2017[edit]

2017 saw Radical return with his longest project to date, In Gods Body.[13] with features from Shola Ama, Ghetts, Tamera Foster, Miloh Smith, Dance music producer Potè, Obongjayar and British actress and screenwriter Michaela Coel who recites a poem written by Kojey that serves as a central narration to the project.[14] The project was a continuation of 23Winters honing in on some of the messages recited by Radical's father and developed into a journey of self discovery. Radical deconstructed the politics of black identity and race while introducing conversations about sexuality and love.[15]

Since the release of 23Winters Radical has toured the world independently playing in Australia, New Zealand, Brazil, South Africa, Russia and much of Europe [16]

His longest lasting brand relationship has been with Adidas.[17] Radical and Adidas teamed up to create a short film about mental health and depression alongside director Max Luz and international fashion platform SSense.

Discography[edit]

Extended plays[edit]

  • Dear Daisy : Opium (2014)
  • 23Winters (2016)
  • In Gods Body (2017)

References[edit]

  1. ^ Hutchinson, Kate (2017-08-20). "One to watch: Kojey Radical". The Guardian. Retrieved 2017-12-30.
  2. ^ Dazed (2017-08-31). "Meet Kojey Radical, the rap artist and poet messing with God". Dazed. Retrieved 2017-12-30.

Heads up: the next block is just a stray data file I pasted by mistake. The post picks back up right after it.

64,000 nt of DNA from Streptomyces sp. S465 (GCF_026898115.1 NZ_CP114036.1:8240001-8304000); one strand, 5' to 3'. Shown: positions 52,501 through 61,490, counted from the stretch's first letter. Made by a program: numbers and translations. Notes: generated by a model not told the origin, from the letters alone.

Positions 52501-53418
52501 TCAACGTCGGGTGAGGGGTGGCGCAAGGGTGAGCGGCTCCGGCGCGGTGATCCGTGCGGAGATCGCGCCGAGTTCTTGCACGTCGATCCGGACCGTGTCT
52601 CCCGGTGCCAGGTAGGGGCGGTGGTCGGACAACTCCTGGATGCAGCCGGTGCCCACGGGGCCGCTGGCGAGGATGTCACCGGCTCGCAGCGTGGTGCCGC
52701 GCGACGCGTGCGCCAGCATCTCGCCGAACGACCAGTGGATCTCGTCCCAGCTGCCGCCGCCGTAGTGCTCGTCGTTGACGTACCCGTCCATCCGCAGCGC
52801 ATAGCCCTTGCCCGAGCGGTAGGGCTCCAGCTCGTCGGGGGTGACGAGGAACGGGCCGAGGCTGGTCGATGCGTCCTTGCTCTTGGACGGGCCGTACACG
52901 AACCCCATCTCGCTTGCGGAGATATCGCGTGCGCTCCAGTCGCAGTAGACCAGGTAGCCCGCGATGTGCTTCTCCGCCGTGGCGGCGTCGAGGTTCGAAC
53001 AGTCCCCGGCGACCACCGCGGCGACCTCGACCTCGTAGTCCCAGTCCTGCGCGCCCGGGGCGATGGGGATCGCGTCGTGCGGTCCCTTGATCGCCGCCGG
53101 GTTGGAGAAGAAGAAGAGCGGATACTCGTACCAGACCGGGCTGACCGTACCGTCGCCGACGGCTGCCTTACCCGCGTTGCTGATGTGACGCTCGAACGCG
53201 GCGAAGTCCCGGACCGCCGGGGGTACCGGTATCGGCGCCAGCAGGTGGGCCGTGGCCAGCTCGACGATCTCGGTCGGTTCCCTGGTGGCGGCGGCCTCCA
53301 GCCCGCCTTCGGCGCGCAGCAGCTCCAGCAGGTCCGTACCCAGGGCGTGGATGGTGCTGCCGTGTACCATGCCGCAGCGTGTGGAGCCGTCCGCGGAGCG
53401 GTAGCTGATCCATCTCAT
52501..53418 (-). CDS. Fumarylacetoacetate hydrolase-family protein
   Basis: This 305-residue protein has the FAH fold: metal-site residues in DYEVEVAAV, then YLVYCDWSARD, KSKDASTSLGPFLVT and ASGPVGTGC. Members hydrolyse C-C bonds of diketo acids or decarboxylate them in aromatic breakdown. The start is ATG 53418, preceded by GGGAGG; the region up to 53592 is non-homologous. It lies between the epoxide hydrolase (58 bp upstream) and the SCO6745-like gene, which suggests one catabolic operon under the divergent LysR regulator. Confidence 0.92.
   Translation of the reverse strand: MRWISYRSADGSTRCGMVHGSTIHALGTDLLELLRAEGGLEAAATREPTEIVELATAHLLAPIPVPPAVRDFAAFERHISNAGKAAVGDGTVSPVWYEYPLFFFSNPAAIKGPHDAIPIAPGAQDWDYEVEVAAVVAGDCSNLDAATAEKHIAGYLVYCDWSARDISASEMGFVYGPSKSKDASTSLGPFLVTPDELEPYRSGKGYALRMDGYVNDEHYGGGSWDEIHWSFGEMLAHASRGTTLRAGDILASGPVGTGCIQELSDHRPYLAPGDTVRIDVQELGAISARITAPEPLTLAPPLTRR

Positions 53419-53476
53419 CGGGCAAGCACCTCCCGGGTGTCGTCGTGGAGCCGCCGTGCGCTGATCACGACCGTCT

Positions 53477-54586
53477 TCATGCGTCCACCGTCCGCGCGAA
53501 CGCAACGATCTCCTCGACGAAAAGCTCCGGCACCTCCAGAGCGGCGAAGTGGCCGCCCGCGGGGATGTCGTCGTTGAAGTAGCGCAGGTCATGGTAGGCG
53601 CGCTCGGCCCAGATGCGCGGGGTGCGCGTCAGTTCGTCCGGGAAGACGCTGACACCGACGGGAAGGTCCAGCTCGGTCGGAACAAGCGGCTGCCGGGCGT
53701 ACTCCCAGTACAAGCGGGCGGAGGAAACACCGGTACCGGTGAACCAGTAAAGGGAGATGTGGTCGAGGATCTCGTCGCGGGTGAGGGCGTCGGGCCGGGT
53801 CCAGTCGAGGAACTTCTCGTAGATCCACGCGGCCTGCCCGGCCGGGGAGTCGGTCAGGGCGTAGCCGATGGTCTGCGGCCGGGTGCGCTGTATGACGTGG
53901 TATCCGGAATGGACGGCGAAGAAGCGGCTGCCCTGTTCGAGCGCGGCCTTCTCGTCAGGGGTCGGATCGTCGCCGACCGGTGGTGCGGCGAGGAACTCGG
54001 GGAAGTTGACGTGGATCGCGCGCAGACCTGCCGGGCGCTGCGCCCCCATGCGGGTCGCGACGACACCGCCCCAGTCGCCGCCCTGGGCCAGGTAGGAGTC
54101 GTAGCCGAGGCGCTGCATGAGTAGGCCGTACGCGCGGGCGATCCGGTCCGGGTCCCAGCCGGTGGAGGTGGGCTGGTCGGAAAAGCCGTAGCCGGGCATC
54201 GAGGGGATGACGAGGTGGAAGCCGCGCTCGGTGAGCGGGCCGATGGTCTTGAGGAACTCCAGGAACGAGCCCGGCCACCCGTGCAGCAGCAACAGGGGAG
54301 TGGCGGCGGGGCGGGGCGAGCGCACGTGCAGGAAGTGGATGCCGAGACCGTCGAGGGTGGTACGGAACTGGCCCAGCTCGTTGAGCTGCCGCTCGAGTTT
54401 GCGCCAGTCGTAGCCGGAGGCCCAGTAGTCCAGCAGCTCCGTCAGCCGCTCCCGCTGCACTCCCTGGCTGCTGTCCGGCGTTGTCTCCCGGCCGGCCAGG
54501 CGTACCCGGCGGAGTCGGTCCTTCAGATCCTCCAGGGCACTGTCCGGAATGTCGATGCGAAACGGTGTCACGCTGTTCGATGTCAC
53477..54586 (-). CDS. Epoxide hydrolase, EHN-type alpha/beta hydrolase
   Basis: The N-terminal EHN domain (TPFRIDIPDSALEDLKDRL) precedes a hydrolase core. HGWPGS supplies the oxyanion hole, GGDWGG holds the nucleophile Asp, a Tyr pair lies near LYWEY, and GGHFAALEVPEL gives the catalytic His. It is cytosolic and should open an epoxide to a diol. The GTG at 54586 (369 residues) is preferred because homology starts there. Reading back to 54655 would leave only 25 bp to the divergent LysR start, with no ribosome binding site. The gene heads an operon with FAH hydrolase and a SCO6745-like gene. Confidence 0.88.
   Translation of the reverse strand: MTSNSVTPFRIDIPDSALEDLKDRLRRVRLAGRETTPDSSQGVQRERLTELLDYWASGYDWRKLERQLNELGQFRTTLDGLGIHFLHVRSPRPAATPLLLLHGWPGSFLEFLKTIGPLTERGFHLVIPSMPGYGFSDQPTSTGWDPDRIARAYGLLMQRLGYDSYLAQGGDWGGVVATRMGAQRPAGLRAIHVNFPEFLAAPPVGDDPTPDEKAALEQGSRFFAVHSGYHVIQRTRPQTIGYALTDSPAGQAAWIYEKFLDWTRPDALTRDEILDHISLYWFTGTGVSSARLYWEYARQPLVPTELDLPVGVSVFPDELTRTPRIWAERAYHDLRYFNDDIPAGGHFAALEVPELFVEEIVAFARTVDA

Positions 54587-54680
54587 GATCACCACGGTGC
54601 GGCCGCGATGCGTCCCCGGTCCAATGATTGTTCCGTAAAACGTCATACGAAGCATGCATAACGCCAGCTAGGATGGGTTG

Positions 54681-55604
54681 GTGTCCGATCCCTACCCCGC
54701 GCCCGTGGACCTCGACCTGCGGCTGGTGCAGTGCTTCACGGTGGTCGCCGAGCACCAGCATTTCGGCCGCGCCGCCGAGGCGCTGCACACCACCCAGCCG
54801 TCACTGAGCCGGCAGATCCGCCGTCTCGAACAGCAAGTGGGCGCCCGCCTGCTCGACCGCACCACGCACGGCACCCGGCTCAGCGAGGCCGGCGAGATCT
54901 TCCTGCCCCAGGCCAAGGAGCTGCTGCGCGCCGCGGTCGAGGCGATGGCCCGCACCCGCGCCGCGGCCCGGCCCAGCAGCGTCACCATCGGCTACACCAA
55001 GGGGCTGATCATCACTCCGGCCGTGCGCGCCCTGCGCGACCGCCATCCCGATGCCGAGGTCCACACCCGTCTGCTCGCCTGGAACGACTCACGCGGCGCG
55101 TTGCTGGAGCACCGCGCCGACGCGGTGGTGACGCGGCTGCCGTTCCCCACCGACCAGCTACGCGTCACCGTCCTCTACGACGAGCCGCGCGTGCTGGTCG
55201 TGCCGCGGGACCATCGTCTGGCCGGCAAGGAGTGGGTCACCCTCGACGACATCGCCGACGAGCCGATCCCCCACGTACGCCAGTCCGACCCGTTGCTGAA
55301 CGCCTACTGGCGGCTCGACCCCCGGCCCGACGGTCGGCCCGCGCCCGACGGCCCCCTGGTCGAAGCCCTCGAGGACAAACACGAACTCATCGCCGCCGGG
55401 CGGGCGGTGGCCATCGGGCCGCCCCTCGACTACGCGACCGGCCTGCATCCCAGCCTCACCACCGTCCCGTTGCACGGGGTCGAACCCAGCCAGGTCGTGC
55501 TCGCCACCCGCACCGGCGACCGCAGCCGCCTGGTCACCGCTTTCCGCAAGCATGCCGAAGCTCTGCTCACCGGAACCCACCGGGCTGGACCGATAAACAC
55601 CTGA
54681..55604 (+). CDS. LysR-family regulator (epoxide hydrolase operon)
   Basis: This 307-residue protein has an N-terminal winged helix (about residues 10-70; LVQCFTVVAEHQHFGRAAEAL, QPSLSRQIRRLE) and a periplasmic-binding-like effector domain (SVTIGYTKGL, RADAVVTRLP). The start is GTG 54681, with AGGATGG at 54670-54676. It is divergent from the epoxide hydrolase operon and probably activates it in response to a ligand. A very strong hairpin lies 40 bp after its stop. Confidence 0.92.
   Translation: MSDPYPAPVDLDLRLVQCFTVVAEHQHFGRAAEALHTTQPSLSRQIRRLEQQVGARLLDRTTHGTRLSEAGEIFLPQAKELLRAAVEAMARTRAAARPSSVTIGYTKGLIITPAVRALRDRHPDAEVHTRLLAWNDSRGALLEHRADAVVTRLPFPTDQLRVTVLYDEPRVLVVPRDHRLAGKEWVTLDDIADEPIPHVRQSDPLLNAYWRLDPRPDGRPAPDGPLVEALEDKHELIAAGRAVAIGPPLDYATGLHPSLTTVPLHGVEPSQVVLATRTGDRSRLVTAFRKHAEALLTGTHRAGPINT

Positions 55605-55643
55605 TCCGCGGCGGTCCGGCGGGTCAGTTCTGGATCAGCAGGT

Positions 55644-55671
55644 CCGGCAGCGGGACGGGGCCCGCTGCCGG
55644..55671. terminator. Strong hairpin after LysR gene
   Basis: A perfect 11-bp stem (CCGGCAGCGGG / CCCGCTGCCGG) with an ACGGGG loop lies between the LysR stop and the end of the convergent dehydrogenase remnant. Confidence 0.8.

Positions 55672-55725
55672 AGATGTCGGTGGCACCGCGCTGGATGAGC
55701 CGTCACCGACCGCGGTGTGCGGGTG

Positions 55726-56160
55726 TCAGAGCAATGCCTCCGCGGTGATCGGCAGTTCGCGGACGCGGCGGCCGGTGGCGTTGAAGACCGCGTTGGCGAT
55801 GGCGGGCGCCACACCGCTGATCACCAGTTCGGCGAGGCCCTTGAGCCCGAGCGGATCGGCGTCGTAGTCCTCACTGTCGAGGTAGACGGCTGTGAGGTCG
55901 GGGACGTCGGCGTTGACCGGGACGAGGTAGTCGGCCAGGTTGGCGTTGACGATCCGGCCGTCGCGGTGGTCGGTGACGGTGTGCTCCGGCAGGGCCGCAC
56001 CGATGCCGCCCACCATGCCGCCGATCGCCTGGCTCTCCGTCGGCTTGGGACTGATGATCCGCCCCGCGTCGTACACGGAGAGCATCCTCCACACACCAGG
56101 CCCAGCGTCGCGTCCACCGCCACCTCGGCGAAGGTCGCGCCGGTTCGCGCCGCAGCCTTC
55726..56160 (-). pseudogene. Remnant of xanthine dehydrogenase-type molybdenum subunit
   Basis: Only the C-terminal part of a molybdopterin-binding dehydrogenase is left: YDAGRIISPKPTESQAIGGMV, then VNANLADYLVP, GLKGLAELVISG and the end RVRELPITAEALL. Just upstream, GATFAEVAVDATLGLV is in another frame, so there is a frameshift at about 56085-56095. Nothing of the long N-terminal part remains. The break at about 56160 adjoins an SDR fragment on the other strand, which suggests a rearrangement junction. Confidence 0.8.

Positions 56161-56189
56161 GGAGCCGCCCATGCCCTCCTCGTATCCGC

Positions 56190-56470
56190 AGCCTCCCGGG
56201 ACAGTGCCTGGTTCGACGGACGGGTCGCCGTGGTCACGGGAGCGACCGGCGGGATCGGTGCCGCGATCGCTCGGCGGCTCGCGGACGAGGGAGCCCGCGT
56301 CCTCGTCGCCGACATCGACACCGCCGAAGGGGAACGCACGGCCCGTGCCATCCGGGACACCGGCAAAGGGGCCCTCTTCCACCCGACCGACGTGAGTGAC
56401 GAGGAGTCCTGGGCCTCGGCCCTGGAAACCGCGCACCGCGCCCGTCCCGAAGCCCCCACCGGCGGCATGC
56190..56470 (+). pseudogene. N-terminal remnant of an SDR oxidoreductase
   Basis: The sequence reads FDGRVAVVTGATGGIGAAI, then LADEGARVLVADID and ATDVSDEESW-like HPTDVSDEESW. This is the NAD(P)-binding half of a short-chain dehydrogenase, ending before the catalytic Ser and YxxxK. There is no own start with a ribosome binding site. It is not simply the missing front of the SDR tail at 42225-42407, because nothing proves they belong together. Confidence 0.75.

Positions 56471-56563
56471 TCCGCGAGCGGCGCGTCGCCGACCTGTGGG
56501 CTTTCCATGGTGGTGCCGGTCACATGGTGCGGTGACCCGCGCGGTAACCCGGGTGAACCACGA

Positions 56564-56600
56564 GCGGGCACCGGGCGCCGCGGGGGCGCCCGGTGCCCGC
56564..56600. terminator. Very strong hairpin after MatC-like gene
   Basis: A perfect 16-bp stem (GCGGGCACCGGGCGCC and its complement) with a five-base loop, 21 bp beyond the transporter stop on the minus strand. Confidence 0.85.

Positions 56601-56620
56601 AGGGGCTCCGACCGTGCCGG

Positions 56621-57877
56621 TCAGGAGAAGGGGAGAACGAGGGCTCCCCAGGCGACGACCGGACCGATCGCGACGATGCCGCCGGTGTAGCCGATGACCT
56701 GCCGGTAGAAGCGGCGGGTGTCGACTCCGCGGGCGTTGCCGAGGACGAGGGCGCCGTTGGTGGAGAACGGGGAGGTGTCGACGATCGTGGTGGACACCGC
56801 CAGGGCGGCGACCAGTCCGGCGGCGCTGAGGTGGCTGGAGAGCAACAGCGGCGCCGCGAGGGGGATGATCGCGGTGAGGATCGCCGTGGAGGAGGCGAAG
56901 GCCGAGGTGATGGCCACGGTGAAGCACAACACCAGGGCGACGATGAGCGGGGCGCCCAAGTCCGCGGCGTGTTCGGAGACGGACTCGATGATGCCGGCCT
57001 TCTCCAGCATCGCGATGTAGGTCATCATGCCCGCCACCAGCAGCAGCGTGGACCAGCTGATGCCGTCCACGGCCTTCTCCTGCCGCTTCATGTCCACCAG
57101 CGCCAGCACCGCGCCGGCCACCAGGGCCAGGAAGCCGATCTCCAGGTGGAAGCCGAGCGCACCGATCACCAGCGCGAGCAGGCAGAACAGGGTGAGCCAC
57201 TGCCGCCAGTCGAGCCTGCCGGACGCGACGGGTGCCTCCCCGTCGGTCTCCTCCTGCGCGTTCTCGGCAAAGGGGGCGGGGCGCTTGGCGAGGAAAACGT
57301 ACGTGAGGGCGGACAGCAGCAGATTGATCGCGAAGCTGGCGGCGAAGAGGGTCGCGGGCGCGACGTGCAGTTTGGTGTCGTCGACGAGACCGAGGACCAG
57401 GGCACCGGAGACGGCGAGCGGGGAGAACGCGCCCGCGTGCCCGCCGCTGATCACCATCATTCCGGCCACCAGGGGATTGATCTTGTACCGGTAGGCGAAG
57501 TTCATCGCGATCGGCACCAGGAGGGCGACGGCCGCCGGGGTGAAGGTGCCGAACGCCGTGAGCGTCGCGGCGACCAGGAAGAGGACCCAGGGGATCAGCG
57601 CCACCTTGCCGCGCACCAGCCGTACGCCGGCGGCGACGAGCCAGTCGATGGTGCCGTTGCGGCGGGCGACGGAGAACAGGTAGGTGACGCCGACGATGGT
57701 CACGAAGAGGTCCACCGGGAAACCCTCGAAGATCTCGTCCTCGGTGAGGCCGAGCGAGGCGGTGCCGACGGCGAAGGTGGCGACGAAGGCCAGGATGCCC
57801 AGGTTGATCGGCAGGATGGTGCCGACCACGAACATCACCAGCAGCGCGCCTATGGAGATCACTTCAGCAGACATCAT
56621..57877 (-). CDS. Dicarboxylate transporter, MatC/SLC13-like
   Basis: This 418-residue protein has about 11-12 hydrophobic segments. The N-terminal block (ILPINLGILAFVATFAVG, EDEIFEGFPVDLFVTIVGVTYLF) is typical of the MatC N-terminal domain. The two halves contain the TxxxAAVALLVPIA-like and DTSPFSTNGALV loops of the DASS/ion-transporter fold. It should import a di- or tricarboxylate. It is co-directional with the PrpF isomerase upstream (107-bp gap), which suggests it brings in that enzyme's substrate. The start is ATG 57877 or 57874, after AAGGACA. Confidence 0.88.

3. ^ Ekpoudom, Aniefiok (2017-10-24). "Kojey Radical and the Search for Inner Peace". Noisey. Retrieved 2017-12-30.
  4. ^ UAL (2014). "Kojo Amponsah SHOWTIME". UAL. Retrieved 2017-12-30.
  5. ^ "2017 artist to watch: Kojey Radical". Gal Dem. 2016-12-16. Retrieved 2017-12-30.
  6. ^ Wood, Mike (2014-05-11). "Kojey Radical premieres his brilliant new EP 'Dear Daisy : Opium' [Premiere]". Earmilk. Retrieved 2017-12-30.
  7. ^ Weis, Jeff (2017-05-11). "I'm Always Going to do What I Want to do": An Interview with Kojey Radical". PassionWeis. Retrieved 2017-12-30.
  8. ^ "Fresh From Premiering Over at the Tate Britain, Here's Kojey Radical's "Open Hand"". NOISEY. 2015-05-10. Retrieved 2017-12-30.
  9. ^ "Stamp TV: Kojey Radical: An Open Hand Revolution -". 2015-10-19. Retrieved 2018-02-26.
  10. ^ a b "First Listen: Kojey Radical '23Winters' EP | The Source". The Source. 2016-02-23. Retrieved 2018-02-26.
  11. ^ "Meet MOBO Best Newcomer Nominee – Kojey Radical". THELINKUP.COM. Retrieved 2018-02-26.
  12. ^ "Kojey Radical '23 Winters' - EP REVIEW - GIGsoup". GIGsoup. 2016-03-16. Retrieved 2018-02-26.
  13. ^ "Kojey Radical Talks To Clash About 'In God's Body'". Clash Magazine. Retrieved 2018-02-26.
  14. ^ "Kojey Radical Returns 'In God's Body'". A Nation of Billions. Retrieved 2018-02-26.
  15. ^ Abiade, Yemi. "New Music: Kojey Radical - IN GODS BODY EP". www.dummymag.com. Retrieved 2018-02-26.
  16. ^ "Kojey Radical Speaks to FAULT About Latest Project, 'In Gods Body'". FAULT Magazine. 2017-11-24. Retrieved 2018-02-26.
  17. ^ "Are Brand Co-Signs More Impactful Than Artist Co-Signs?". PigeonsandPlanes. Retrieved 2018-02-26.